As we approach the Summer, our need for coffee does not dissipate, so what does our survival instinct tell us? Cold Brew Coffee. Not Iced coffee, cold brew coffee. There is a difference in that most iced coffee is coffee that has been poured over ice rather than stepped at room temperature for hours to extract all the bean’s flavor or in some cases double brewed and cooled with Ice and served. The difference is that of French Press coffee to that of an auto drip machine.
Cold Brew Coffee has taken on a life of its own as of the last year. There are several R.T.D. ( ready to drink ) coffees in many coolers next to the energy drinks and Nitro Coffee is gaining steam as it’s being served at coffee shops. This Article from Tech Insider explains what Nitro Coffee is and why it tastes so good.
The Great thing about coffee is that it is a versatile item to work with. By changing the grind type and brew method, you are able to produce a totally different product in your cup. There is nothing a local coffee shop can produce that you cant’t make in your own kitchen. From here we will discuss some more of the less complex ways to brew your own cold brew coffee at home.
The premise is very very simple; let the coffee steep overnight to brew a concentrate to use as your cold brew, refrigerate and serve over ice, or cold as refrigerated. That’s it. All you will need is a large container for steeping the grinds, a filter or sieve and a container to pour into. If you don’t believe how easy it is, please click HERE to read a bit from the NY Times cooking article. This is not rocket science and will bring a new experience into your kitchen. The concentrate can be used for making Ice cream, desserts, cocktails,and even Ice Cubes ( for those who do not want to forsake a drop of caffeine ) to put in your cold brew coffee to eliminate dilution from the water from normal ice cubes. Just a small amount of pouring and some creativity is all you need.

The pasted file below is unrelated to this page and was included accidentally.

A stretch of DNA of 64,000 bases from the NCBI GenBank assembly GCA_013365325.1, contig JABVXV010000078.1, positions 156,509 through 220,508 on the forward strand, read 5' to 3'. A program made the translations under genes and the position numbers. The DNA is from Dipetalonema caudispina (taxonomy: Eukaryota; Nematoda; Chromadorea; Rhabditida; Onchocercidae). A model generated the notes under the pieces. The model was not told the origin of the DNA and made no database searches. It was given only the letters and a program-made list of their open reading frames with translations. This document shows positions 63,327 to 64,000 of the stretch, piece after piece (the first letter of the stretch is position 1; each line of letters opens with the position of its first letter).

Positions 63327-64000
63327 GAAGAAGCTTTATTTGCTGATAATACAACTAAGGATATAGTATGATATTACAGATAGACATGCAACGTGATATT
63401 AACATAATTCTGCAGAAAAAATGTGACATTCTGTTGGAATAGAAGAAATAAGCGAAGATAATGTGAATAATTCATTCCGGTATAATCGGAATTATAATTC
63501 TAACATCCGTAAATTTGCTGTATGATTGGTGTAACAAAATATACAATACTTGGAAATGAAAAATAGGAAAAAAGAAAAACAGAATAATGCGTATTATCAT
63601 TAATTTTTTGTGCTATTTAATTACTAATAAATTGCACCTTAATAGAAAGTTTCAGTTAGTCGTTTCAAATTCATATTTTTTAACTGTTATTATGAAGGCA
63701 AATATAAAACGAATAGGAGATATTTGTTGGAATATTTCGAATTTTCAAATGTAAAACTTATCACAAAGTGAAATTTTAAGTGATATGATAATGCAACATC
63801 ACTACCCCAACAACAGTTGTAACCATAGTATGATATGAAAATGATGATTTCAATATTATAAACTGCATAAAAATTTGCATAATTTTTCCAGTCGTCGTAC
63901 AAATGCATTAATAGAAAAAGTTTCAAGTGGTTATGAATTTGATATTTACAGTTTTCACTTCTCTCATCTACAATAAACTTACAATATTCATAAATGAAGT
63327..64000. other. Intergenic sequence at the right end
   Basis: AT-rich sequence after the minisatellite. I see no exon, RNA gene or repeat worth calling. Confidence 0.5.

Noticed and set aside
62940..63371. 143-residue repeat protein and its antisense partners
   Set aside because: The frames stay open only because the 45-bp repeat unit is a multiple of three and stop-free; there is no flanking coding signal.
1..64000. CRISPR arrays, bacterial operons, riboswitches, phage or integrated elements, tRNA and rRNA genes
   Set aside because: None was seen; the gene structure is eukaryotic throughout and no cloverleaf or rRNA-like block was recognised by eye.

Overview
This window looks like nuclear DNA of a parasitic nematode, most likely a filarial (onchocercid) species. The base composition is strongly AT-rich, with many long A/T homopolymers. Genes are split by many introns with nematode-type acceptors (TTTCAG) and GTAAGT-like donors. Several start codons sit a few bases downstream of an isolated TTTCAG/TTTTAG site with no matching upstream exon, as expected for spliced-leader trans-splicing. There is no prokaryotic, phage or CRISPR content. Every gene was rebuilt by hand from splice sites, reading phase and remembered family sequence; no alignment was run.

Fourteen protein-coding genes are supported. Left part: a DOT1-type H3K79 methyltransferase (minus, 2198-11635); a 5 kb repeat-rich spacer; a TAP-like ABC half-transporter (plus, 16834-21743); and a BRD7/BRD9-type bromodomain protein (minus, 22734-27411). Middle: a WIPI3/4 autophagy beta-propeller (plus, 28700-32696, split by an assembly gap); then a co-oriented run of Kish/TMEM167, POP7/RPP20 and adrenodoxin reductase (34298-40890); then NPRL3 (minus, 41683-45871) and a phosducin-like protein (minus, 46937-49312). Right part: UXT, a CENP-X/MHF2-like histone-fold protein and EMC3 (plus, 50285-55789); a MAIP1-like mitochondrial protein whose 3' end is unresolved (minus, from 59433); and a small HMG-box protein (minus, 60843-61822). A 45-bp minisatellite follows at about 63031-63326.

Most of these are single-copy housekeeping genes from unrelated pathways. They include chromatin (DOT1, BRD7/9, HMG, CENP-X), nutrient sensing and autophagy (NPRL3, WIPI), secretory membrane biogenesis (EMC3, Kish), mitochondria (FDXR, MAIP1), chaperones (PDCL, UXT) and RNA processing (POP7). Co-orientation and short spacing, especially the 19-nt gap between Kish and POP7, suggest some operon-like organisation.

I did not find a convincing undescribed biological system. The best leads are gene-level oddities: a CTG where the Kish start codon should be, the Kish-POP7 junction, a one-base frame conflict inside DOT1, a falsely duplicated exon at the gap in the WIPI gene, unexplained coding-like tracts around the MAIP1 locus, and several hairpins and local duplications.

This is where we come into the picture. The coffee. Yes, you can use any coffee; however fresh roasted and ground will give you the best performance out of your brew. Since you will be steeping, a French Press grind being more coarse will work best as you pour through the filter into your storage container. Regarding the coffee to water ratio, for larger brews, Please take a look at this article WITH PHOTOS from Food 52 for a better understanding of what you will be working with on a larger scale. I suggest this method for more than just one cup at a time using Reggie’s Roast Cold Brew Coffee Blend. Please visit OUR STORE for more information. It has been created specifically for cold brew applications featuring coffees from Papua New Guinea, India, and Guatemala for a smooth, effective eye opening experience.